Practicing barriers at the Rutgers Cyclocross Clinic. Molly Hurford

Practicing barriers at the Rutgers Cyclocross Clinic. © Molly Hurford

by Molly Hurford

Pros and coaches are starting to announce dates for summer cyclocross clinics, and if you’re new to the sport, or you just want to brush up on your skills, then you might want to consider checking one out in coming months.

The idea of going to a cyclocross clinic can be daunting for some. It’s nerve-wracking to be confronted with trying new techniques, learning completely new skills or even just practicing old ones in front of a crowd. And for me, lining up and taking an off-camber taped-off turn with everyone else watching sounds sort of like the fourth or fifth circle of hell. However, it’s not that bad. Really. In fact, it can be pretty darn fun, not to mention extremely helpful.

I went to the Rutgers Cyclocross Clinic this past weekend in order to improve my skills, but also so I could make a report back about just how painless/painful it really was. And while I admit I’m pretty sore today, I can also happily admit that I learned a lot and I’m feeling a lot more confident for the season. And it turns out, when you’re doing an off-camber turn and you think everyone is watching, they probably aren’t. They’re in line worrying about people watching them during their turn.

In the three-hour sessions on Saturday and Sunday, the clinic, run by Patrick Bradley of Rutgers Cycling and the Philadelphia Cycling School team, covered a wide variety of topics and catered to all levels of experience. And clinic promoter George Ghanim made sure that the participants were taken care of, with Rutgers Cycling sponsor Efinger Sporting Goods supplying riders with goodies including Gus, water and some surprises at the end. If you do attend a clinic, here are a few of the topics you can expect to learn about:

  • Starts: unlike road racing where the final lap is the most important, often in cyclocross the first lap and getting the “hole shot” is key to having a great race, so being able to clip in and sprint from the gun are important techniques to learn.
  • Mounts and Dismounts: one of the most important time-savers a new rider can learn is how to mount and dismount with ease. At the clinic, the coaches went over the technique, explaining their logic for each motion, and then supervised the group as they went across the field and back, slowly remounting and dismounting. (Stay tuned for a video featuring Patrick Bradley sharing his tips and tricks for dismounts.)
  • Off-Camber Turns: so many races set up taped off-camber turns, typically ending in a pile-up on the first lap. It’s great to learn the best line to take in these turns and practice being able to go into them not riding your brakes, so you have enough speed to get out of them. And even if you fall, it’s important to learn how to get up and run out quickly.
  • Barriers: every race has them, so the more you can practice your barrier technique, the less chance you have of losing teeth by tripping on the heavy wooden barriers at races.
  • Run Ups: running up a short, steep hill shouldering your bike seems hard. And rightly so, because it is. But there are ways of making it easier, like properly shouldering your bike so it isn’t forcing you to hunch over, or hitting you in the back of the head. And remounting at the top right away rather than pausing for air is an important skill to practice.
  • Cornering: going into corners is one thing, coming out is another. Going in, obviously you want to go as fast as you feel comfortable, but the real trick is coming out and getting back up to speed, which is what Bradley reminded his “students” to practice during the “hot laps.”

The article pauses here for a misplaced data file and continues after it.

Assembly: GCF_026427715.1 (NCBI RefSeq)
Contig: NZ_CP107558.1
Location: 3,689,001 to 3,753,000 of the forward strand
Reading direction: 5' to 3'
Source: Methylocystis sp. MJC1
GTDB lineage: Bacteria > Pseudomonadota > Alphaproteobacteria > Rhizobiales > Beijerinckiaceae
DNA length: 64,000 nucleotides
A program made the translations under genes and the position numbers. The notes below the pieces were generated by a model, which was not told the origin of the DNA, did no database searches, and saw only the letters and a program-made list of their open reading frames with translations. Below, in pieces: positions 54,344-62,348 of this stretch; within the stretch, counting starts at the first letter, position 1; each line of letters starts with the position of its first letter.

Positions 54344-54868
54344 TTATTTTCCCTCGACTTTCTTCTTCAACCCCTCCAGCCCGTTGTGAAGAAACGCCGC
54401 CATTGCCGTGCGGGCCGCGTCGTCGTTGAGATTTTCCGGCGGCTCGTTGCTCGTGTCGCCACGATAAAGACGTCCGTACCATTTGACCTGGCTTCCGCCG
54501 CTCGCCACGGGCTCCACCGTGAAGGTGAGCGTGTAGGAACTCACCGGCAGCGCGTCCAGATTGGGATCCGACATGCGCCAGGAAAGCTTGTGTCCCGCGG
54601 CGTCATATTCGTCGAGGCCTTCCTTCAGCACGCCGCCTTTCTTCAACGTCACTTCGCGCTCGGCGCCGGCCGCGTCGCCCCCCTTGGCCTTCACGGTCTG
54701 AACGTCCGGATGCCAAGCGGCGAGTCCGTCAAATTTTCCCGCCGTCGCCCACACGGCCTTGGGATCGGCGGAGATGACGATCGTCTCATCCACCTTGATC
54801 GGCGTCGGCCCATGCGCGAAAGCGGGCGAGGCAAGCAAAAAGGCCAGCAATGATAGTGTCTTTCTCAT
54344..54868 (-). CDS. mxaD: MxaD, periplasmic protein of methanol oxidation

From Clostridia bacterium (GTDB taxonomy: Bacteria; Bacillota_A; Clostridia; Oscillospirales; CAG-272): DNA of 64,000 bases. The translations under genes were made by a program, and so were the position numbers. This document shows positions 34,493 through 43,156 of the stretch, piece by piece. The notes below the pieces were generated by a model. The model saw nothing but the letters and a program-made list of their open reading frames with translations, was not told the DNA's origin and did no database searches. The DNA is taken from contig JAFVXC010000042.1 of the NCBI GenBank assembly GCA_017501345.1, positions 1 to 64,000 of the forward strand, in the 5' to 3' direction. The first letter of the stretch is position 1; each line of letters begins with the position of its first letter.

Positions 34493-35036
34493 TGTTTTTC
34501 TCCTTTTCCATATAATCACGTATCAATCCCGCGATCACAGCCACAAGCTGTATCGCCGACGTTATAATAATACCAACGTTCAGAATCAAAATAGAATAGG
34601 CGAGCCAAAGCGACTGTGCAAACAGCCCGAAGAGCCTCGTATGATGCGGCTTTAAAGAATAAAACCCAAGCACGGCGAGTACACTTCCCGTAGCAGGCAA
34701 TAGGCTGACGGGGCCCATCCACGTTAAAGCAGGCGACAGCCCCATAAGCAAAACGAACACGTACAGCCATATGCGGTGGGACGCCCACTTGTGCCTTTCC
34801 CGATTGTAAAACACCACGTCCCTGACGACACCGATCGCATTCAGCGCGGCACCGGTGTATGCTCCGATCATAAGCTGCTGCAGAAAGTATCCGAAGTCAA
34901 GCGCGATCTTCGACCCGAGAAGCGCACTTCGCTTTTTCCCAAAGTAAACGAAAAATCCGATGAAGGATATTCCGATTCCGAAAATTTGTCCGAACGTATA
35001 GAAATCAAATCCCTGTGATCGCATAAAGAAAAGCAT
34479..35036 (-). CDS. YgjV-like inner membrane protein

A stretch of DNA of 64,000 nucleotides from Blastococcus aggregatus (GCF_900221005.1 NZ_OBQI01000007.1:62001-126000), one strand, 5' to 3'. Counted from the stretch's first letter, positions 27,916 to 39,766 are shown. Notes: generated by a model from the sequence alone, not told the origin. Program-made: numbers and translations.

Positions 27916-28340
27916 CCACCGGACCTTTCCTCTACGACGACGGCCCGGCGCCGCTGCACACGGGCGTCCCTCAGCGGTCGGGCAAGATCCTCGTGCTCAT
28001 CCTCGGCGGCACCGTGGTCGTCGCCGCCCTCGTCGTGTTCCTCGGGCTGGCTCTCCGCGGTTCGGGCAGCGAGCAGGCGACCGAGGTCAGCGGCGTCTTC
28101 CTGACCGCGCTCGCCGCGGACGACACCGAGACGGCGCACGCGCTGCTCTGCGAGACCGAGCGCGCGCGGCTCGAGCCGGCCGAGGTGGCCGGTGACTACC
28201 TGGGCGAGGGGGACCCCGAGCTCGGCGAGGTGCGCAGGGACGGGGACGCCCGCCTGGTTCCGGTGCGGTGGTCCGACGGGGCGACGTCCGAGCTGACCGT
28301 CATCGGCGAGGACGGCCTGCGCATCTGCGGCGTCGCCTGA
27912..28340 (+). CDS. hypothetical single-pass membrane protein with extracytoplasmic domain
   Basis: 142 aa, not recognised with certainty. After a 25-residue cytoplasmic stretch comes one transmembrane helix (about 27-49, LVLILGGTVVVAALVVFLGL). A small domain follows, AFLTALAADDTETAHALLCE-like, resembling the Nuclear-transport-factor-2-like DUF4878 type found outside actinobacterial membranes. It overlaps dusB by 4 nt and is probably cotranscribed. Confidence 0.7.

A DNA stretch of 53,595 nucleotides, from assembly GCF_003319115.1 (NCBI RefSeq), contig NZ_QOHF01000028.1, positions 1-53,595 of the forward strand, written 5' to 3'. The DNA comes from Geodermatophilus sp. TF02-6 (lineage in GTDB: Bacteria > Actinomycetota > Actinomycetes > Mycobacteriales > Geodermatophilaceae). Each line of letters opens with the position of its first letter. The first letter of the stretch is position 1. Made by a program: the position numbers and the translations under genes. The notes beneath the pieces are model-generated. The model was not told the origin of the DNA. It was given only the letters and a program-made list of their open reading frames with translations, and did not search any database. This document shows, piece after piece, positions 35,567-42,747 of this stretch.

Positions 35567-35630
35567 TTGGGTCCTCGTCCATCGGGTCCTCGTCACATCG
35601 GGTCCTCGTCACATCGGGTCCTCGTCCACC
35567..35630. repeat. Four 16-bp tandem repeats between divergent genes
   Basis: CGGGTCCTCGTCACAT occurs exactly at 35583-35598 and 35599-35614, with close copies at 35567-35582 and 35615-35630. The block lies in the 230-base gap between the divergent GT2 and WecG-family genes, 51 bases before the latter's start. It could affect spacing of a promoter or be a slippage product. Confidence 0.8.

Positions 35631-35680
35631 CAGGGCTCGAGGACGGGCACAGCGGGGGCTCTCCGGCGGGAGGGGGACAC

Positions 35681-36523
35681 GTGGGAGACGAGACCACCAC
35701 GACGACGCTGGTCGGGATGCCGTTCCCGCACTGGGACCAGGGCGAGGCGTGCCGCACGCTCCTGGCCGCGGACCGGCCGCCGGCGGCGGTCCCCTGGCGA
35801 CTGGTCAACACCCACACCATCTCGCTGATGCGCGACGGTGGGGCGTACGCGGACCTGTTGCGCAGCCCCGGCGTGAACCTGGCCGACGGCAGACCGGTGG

• Race Etiquette and Safety: helmets. Always. Seriously, race safety in cyclocross is always an issue, as is race etiquette. During a cyclocross race, you aren’t riding with a pack and following the lead of the people around you, so you need to understand the basic Dos and Don’ts of a race situation.
  • Attitude: Bradley spoke about this at the end of the weekend, and it’s certainly worth mentioning here as well. When you’re  racing, it’s easy to feel discouraged, disheartened or just plain tired and sore. What he reminds everyone to do is to stay focused in the race, and to not give up.

On Sunday, the large group split into two: the more advanced group went with Bradley to do “hot laps” and talk about more specific, advanced technique, while beginners or people who missed the first session went with Rutgers Cycling alumni Charles Thompson, another one of the top ECCC cyclocross riders. He then went over the basic skills again, and everyone met up for the last 20 minutes to do a three lap “practice race” with “absolutely no prize for winning.” Of course, no prize didn’t stop me or a few of the other riders who were in the advanced group from racing each other, but all in good fun. At the end of the weekend, everyone left with more technical knowledge than they came with, and a good foundation for starting to train for technique.

A clinic can be a great place to meet new people, make plans to race and train with people who live near you, practice your skills, learn about planning a training schedule, improve on techniques you already had learned and learn about basics like gear and race etiquette. And even if you’ve never ridden a cyclocross bike before, you’ll still have a great time and learn a lot. Besides, if my dad (pictured looking confident on barriers in the gallery below) can learn to take barriers in one day, anyone can.

One last note: a huge thank you to the riders from the Cowbell Forum who attended and said hello! It was wonderful meeting all of you and I hope to see you at the races.

Need to find a clinic? Check the Race and Events Calendar, there are still plenty being held before the season begins.